Pin It
Favorite

DVD Review 

by Josh Smith & r & & r & 18 Fingers of Death & r & & lt;span class= "dropcap " & W & lt;/span & ith its slick packaging, 18 Fingers of Death draws you in with a triple feint: That's Pat Morita on the cover, along with a one-two combination claiming that "It's Kung Fu Hustle meets Spinal Tap." Buford Lee (James Few) is the star of 803 kung fu films, ranging from I Kill You Until You Die to Drunken Bastard. So his 804th film is certainly going to be the one finally to bring him fame and good fortune. The story of Buford Lee's last chance to make it in film, 18 Fingers of Death is so poor that it fails to deliver anything except a minor role for Morita and tepid kung fu. It's the least documentary-like mockumentary ever.


It can't decide what kind of film it wants to be. With fake martial arts celebrities like Steven Seafood and Antonia Bandanas (played by the acting powerhouse from Renegade, Lorenzo Lamas), Fingers seems headed straight into Kentucky Fried Movie territory, but never really commits to the horrible cheesiness required. The mockumentary conceit is all too often dropped as Fingers turns into simple movie about a socially inept fan, Ronald Mack (Maurice Patton) following and assisting his unlucky hero, who is plagued by his inability to evaluate either scripts or agents.


Despite the hideous (and obvious) flaws in its creation, too many defecation jokes and ham-handed characterizations, everyone involved in Fingers seems committed to making it work. It all engenders the sort of pained sympathy that one feels for the film's beleaguered main character. Saddled with no script and little talent but a whole lot of gumption, Buford still presses on doggedly.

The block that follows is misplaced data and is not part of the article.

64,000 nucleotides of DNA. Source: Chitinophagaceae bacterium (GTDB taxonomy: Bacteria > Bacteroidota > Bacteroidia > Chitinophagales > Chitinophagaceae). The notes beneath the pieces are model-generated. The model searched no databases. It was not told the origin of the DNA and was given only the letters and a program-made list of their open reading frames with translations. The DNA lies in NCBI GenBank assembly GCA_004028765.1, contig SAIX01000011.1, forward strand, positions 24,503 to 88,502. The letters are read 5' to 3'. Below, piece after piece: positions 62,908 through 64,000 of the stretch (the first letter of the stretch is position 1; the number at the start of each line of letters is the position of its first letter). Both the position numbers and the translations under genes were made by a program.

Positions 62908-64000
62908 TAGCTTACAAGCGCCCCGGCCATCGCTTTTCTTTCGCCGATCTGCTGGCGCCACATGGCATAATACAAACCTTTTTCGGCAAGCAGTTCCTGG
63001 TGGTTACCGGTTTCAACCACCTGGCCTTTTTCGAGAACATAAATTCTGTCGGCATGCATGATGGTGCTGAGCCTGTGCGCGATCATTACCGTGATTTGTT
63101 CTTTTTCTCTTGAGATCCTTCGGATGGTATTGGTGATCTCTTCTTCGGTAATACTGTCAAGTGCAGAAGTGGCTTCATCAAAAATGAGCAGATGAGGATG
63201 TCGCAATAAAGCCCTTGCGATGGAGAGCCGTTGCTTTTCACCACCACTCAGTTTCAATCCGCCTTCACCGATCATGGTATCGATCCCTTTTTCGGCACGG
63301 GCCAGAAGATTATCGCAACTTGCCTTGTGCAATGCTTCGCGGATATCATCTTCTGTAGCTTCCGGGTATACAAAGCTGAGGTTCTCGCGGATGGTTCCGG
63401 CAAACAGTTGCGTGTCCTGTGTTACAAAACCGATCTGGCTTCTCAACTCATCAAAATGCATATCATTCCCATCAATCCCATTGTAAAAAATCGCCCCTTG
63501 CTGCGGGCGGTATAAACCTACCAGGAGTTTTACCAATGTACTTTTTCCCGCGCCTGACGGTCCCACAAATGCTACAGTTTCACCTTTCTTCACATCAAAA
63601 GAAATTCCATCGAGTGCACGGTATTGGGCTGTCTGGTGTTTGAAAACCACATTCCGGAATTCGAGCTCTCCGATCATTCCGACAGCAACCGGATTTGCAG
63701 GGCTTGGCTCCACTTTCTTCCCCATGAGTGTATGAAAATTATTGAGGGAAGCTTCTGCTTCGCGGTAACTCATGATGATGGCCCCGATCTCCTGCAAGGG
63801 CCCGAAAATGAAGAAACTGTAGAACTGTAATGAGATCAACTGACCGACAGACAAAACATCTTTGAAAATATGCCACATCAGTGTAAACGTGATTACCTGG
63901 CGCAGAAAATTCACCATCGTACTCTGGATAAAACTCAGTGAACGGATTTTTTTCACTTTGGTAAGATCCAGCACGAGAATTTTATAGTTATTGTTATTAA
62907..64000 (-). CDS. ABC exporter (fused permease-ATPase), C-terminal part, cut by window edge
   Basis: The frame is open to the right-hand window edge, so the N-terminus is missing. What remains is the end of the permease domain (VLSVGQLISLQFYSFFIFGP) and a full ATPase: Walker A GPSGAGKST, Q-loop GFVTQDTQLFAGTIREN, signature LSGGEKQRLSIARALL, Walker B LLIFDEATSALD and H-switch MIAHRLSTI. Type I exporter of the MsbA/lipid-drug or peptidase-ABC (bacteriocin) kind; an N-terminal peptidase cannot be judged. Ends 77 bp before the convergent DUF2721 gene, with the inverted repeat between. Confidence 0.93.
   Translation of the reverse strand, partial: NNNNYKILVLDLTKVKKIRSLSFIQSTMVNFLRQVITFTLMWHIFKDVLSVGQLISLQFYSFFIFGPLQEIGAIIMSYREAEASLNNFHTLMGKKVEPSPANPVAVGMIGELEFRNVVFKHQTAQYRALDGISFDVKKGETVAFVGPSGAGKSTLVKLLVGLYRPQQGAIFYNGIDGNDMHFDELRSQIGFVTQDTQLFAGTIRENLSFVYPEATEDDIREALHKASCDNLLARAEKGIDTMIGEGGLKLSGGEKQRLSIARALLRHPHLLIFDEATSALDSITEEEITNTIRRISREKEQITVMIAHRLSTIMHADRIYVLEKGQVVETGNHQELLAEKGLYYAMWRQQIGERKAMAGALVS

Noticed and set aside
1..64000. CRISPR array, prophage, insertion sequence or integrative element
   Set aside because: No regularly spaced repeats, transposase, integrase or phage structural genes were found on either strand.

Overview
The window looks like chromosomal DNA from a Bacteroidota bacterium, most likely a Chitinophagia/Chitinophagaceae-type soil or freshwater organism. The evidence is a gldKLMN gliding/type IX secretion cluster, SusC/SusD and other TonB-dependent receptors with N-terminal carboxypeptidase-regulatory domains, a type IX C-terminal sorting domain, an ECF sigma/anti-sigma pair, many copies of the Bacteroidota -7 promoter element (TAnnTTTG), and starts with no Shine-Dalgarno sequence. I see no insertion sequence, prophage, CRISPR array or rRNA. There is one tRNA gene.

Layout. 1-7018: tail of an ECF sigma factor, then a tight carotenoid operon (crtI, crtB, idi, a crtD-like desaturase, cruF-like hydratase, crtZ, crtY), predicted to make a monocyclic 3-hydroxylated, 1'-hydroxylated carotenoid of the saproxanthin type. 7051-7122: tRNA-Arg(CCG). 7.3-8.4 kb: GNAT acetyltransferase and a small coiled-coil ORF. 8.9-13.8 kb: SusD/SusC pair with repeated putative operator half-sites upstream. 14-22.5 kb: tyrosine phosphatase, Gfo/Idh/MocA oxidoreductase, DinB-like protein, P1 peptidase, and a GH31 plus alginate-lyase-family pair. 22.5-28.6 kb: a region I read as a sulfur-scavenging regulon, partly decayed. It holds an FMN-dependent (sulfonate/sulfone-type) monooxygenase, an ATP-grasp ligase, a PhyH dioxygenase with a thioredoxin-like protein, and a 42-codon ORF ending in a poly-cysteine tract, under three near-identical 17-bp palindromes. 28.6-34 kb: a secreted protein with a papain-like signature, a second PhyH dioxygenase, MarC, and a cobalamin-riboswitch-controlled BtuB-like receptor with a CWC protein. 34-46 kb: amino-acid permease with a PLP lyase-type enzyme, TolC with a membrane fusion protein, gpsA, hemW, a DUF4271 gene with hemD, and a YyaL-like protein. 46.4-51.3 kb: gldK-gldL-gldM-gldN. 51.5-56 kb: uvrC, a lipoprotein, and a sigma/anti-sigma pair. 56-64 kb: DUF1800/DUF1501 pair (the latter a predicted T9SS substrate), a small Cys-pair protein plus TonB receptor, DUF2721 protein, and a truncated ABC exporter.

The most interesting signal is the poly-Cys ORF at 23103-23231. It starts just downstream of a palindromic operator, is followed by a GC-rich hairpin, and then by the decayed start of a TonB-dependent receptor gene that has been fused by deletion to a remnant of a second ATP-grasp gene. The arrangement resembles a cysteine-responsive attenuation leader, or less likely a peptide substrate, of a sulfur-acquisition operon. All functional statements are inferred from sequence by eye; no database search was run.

The DVD's thin offering of extras is sad. They amount to three deleted scenes (which any 5-year-old could easily recognize as superfluous), along with a two-minute tribute to Morita (who turns in the movie's nicest performance as Buford's father) and a "behind-the-scenes" featurette consisting mostly of Lorenzo Lamas rambling while getting into makeup.


While the concept was funny and the cast and crew were committed, 18 Fingers of Death perfects just one move: the Fatal Touch of Boredom.

  • Pin It

Latest in News

  • Running Dry
  • Running Dry

    How Wild Waters slid from the top water park in the Inland Northwest to an abandoned ruin
    • Jun 24, 2015
  • Elson Floyd's Final Year
  • Elson Floyd's Final Year

    WSU president leaves behind a strong vision for the school's future
    • Jun 24, 2015
  • You Got Frenched!
  • You Got Frenched!

    Al French scuttles Todd Mielke's bid for county CEO; plus, a shoplifting death in Coeur d'Alene
    • Jun 24, 2015
  • More »

Comments

Subscribe to this thread:

Add a comment

Today | Wed | Thu | Fri | Sat | Sun | Mon
Costuming & Cosplay on a Budget

Costuming & Cosplay on a Budget @ Spokane Valley Library

Wed., July 1, 5-8 p.m.

All of today's events | Staff Picks

More by n/a

  • Iron Upgrade
  • Iron Upgrade

    The new one is smart and funny and action-packed, and it’s bigger and better and sleeker. And Downey does it again, this time ramping up Stark’s arrogant wisecracking, telling anyone who’ll listen (mostly women) that, via the creation of his powerful Iron Man suit, he’s brought years of uninterrupted peace to the world.
    • May 12, 2010
  • Seeing Gay
  • Seeing Gay

    A festival showing GLBT from all angles
    • Nov 9, 2009
  • Get Out the Vote
  • Get Out the Vote

    With all the uncertainty in the world these days, hot wings and cold beer are two things we can get behind
    • Nov 9, 2009
  • More »

Most Commented On

  • The Rachel We Knew

    EDITOR'S NOTE: How Rachel Dolezal came to write for the Inlander
    • Jun 18, 2015
  • The Real Rachel Dolezal

    The story goes far beyond just a white woman portraying herself as black
    • Jun 17, 2015
  • More »

© 2015 Inlander
Website powered by Foundation